My personal motto is “Count Your Blessings and Not Your Problems Daily” this became very apparent for me on December 15, 2005 when I was diagnoised with Staqe 2 Invasive Cancer Of the right breast. It was a blessing because it was caught early enough to be treated. After my diagnoisis, I had decisions to make. I was told that a mastectomy of the right breast is the best option. I then became concerned about the left breast because I had a history of fibrocystic breasts. My surgeon sent me for a needle core biopsy of that breast on January 10, 2006 which revealed no lumps of concern but there was a fibriodanoma. I made the decision to have both breasts removed so I wouldn’t have to deal with cancer of the left breast in the future.
I had a strong faith in God and had the bilateral mastectomy done on February 8, 2006, my surgeon also removed some of my lymph nodes under the right arm and 6 of those were cancerous.
After a few days in the hospital, I was sent home with a wrapped up chest and 2 drains. A few weeks later, I went to see my surgeon who removed the drains and the wrap. I saw myself for the first time without breasts and to the surprise of the nurse she replied I handled it very well. I felt no need to cry, I was ready to move on to the next step. I was then referred to an Oncologist, who prescribed chemotherapy and radiation treatments. It was explained that this was a normal course of action because of the cancer invading the lymph nodes. In preparation to have chemo administered, I had a muga scan to determine if my heart was strong enough to tolerate chemo and I had minor surgery for the insertion of a port. The port made it easier to administer the chemo.
My chemotherapy began a week after the surgery for the port insertion on March 13, 2006. I was told to expect the loss of my curly hair. Now this was a sticker shock, because after the second treatment, I began to lose my hair. I’ve always had a thick head of hair and this was the first time I would be without any. I didn’t realize how much air I was missing until I had no hair. Now I understand why some men just go around bald. It’s just easier to put on a cap and go about your business. I preferred wearing a baseball cap rather than fussing with a wig.
I don’t wish chemotherapy on anyone because of the side effects. I had to deal with vomiting. There is medication to help with the nausea however, chemo is poison and the body has to expell it from your system, so throwing up is a way to do just that. I had mouth sores for Easter, so I couldn’t enjoy eating my Easter dinner, let alone an easter egg. The oncologist prescribed a magical mouthwash for me. I’ve no idea what was in it but it worked its magic. The mouth sores were gone in a week. There are several side effects to chemo and not everyone experiences them all. I had my last chemo treatment on June 29, 2006 and right after that, I developed another side effect known as neuropathy of the fingers and toes. This is a condition that numbs the aforementioned areas. This is common to diabetics also. To this very day, I still have some numbness in my fingers and toes. The oncologist tells me, it will eventually wear off on its own.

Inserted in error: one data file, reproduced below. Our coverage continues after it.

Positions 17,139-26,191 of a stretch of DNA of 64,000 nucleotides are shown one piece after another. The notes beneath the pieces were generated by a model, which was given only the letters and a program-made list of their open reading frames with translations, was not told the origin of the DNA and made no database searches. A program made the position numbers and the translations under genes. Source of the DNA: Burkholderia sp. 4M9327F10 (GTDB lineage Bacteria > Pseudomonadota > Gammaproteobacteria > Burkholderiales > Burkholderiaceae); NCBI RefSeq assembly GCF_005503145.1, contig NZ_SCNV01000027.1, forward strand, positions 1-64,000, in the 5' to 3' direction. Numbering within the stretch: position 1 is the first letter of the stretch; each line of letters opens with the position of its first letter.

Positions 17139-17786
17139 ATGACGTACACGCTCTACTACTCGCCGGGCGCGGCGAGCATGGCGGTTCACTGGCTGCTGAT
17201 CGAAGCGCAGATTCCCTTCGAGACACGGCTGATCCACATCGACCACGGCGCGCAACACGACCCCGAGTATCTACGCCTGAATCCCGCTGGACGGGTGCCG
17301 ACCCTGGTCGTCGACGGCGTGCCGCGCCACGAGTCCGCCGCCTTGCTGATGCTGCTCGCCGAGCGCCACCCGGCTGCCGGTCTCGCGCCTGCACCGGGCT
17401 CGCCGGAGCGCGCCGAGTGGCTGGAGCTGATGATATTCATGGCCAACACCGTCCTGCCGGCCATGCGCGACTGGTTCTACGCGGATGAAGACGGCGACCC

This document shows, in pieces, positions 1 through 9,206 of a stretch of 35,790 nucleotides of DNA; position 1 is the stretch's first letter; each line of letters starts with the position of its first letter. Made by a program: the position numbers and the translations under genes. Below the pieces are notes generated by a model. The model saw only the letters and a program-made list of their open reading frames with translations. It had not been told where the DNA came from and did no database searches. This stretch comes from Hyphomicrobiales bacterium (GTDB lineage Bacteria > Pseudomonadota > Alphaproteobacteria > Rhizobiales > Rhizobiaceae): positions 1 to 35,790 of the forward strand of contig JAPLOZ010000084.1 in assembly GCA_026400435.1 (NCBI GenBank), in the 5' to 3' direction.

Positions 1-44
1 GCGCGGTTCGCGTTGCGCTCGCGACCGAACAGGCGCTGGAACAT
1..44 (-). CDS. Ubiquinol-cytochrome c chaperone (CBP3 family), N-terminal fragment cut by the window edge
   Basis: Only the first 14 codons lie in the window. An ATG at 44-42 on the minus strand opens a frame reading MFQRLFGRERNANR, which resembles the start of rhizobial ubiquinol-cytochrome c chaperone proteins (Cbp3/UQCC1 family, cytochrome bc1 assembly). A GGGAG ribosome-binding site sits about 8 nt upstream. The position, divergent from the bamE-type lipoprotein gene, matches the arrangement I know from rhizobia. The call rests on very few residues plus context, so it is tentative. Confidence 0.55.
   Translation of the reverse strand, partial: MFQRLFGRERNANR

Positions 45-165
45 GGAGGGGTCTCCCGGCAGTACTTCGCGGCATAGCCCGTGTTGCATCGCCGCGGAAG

My cancer challenge has inspired me to promote awareness that “Cancer Doesn’t Have To Be A Death Sentence” by having OnLine Talk Shows. My first show was held on June 24, 2006 and it was successful. On June 23, 2007, I am having a show to celebrate the 1 year anniversary of my OnLine Talk Shows. I plan to increase the 1 hour shows to a monthly venture to continue to be an inspiration to others who may be facing a cancer challenge. I will be discussing, “Surgery Because Of Cancer” on the upcoming show. I am always in search of others who are willing to share their experiences.
On September 13, 2006, I completed my radiation treatments. I thank God for walking with me through this journey. Be on the lookout for part 2 of my journey in the near future. In the meantime, remember to “Count Your Blessings and Not Your Problems Daily”